CINCINNATI—Championship rings are something fans of any sports would treasure. Unfortunately, these expensive rings are often produced and sold by third-party counterfeiters. Many counterfeiters use underground outlets to scam buyers. Consumers should be aware of third-party websites that offer abnormally low prices for commodities. U.S. Customs and Border Protection (CBP) officers in Cincinnati recently seized 3 shipments of counterfeit championship rings.
On October 5, officers in Cincinnati seized 2 separate shipments containing 94 counterfeit rings. The rings, which came from Singapore and United Arab Emirates, would have been worth a total of $141,000 had they been genuine. The poor-quality rings included assorted Pittsburgh Penguin Championship rings, Los Angeles Dodgers, and Washington Nationals diamond rings.
The following week on October 13, CBP officers seized another shipment of championship rings. This shipment contained 200 counterfeit Los Angeles Dodger rings. The rings originated in Saudi Arabia and would have been worth $300,000 had they been genuine. All were determined to be counterfeit by CBP’s Centers for Excellence and Expertise (CEEs), the agency’s trade experts. The shipments were destined for private residences in California, Pennsylvania, and Colorado.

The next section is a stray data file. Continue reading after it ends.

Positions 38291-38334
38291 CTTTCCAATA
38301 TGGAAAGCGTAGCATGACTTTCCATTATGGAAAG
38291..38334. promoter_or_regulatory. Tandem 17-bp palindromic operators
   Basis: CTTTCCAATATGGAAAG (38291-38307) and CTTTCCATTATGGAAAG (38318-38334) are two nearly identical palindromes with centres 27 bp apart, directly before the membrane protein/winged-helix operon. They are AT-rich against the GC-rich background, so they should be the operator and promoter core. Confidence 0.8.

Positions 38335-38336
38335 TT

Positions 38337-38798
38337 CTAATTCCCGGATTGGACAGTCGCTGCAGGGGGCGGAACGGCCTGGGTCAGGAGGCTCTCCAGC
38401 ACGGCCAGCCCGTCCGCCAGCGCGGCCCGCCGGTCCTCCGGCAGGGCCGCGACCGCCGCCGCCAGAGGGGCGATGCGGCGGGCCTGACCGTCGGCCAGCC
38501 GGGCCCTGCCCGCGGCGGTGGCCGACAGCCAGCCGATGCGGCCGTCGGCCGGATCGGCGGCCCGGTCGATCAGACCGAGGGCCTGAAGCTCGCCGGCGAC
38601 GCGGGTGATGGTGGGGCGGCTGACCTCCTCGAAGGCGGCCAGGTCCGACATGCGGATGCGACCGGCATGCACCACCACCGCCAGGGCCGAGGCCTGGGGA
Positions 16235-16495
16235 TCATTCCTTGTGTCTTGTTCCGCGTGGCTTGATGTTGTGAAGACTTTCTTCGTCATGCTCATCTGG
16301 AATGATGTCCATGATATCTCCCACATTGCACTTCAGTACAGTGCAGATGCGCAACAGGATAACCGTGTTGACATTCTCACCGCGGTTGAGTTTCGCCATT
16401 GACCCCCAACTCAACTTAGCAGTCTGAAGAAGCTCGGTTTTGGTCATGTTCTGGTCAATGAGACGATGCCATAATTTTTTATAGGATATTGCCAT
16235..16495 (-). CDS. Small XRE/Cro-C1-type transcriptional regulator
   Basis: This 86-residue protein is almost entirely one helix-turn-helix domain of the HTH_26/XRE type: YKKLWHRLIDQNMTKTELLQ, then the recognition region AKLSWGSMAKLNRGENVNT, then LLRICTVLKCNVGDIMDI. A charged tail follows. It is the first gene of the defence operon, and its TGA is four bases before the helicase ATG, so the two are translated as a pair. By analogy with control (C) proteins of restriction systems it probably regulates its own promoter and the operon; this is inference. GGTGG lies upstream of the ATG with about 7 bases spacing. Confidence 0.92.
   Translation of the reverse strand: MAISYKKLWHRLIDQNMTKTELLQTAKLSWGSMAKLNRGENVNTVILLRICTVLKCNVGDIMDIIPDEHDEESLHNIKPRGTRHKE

“Sports fans often pay big money for sports memorabilia,” said LaFonda Sutton-Burke, Director, Field Operations-Chicago, “but counterfeit sports memorabilia de-funds our sports organizations, funds criminal networks, and scams the fans. Officers in Cincinnati work hard each day to protect our domestic businesses and American consumers.”
CBP has established an educational initiative, Truth Behind Counterfeits, to raise consumer awareness about the consequences and dangers that are often associated with the purchase of counterfeit and pirated goods. The agency encourages anyone with information about counterfeit merchandise illegally imported into the United States to submit an e-Allegation. The e-Allegation system provides a means for the public to anonymously report to CBP any suspected violations of trade laws or regulations related to the importation of goods in the U.S.
Follow CBP on Twitter @CBPChicago and @DFOChicago.